Their first composition, "Feathers," followed a long night spent drinking Miller Lite at Anderson's house. "At 5 a.m. I said, 'We should make a song!'" she recalled. Anderson recorded a vocal track and muted it so that Buchla could lay his own version on top. Neither had any idea what the other person was singing until they played it back. The harmonies were serendipitous.
They released Dangers of Intimacy in 2004 and went on tour the following year. By time the tour ended, they had lost their apartment, so they shacked up in a South Dakota cabin owned by Anderson's parents. It became the primary setting for their debut LP, Red State — a weird, minimalist, droney, folksy record inspired by dystopic landscapes and long stretches of loneliness. "In South Dakota, the sky is enormous and you can drive for miles down a gravel road without meeting another car," Anderson wrote in a recent e-mail. In Red State, they tried to capture that atmosphere sonically, writing lyrics about lightning storms and meth addicts atop an orchestra of darkly romantic machine sounds. The drumbeats on "Subside" sound like raindrops on a gutter. The drone on "Mercy Springs" is actually a space heater.
"What I want is often these dusty, crackly old sounds that are easier to find in the world than they are to make up," said Buchla, who contributed wheezy electronic studio effects and some fine viola to the sonic palette of Red State. He grew up alternating between classical viola and punk. His mother played cello in the Oakland Symphony and hung out at Berkeley's Arch Street Studios, which was a hotbed of electronic music during the Sixties and Seventies. As a kid, he already knew the work of avant-garde composers like John Zorn and Cornelius Cardew. He had enough chops on viola to sight-read Bach sonatas.
Gowns finished Red State in a Berkeley Victorian that belonged to Buchla's father. Buchla and Anderson rigged the place with samplers, amps, and microphones, and retuned their guitars to get weird pitches. The following year they recruited drummer Corey Fogel to join the band. Fogel and Buchla incorporated structured improvisation into Gowns' performances; they would plot pieces out on paper but never practice them. Anderson found that discomfiting, particularly since Buchla kept tinkering with the electronics. These days, the setup comes out of necessity rather than choice, since Fogel and Buchla recently moved back to Los Angeles while Anderson stayed in West Oakland. "This is something that used to bother me a lot, playing a show and not being sure if we would make it through a song or not, if the technology we relied upon would backfire and meltdown," she wrote. The fact that they usually pull it off is a minor miracle, she said.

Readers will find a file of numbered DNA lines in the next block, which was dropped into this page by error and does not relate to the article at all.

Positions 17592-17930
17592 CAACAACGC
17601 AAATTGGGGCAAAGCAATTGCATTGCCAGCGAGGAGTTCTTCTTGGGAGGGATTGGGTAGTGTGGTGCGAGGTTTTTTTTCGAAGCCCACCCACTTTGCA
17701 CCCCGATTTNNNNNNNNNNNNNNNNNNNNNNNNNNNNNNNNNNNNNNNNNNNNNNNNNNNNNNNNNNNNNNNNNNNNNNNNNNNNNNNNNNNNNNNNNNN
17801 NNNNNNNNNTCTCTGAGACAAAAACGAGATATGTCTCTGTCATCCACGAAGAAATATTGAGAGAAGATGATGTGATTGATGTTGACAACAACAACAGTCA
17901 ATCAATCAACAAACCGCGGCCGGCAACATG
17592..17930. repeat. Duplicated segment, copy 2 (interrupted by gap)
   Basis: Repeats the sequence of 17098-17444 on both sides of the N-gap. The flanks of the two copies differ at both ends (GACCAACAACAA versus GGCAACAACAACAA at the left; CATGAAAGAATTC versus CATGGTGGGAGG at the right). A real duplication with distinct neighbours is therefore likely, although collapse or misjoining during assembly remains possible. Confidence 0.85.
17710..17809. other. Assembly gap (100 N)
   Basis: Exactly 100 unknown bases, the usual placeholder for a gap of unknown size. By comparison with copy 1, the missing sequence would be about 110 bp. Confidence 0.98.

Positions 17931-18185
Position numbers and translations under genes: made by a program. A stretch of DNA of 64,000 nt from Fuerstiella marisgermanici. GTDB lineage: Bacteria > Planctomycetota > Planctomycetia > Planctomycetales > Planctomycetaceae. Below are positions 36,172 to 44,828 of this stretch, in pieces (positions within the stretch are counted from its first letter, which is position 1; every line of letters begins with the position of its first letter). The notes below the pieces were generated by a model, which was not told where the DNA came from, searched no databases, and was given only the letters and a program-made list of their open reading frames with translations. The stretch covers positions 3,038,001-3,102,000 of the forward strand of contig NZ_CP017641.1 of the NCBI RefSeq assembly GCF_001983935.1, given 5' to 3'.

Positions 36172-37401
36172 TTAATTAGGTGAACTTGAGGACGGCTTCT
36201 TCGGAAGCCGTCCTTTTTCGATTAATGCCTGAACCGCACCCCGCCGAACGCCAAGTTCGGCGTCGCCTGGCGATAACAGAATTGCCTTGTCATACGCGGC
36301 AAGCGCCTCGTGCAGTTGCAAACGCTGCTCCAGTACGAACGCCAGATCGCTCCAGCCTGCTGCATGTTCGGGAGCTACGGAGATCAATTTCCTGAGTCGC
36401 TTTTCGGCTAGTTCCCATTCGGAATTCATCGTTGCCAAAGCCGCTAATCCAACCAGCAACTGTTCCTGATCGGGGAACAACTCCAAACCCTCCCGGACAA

Despite this geographic handicap, Gowns maintains the same creative process. The trio records in claustrophobic spaces, uses technology in weird ways, and fixates on small details. Anderson, who works as a substitute teacher, still stays up late at night, obsessively mixing. Buchla still enjoys sifting through old material and retooling it. He says they're still working with takes of things made in the middle of the night five years ago. That's not the preferred way of doing things, he confessed. "I think the normal way to record songs is to write them, play them at shows a hundred times, then go into the studio when it's really tight, or something," said Buchla. "I like that, I appreciate tight recordings. But I also appreciate mess. Trying to find the balance of that is — arduous."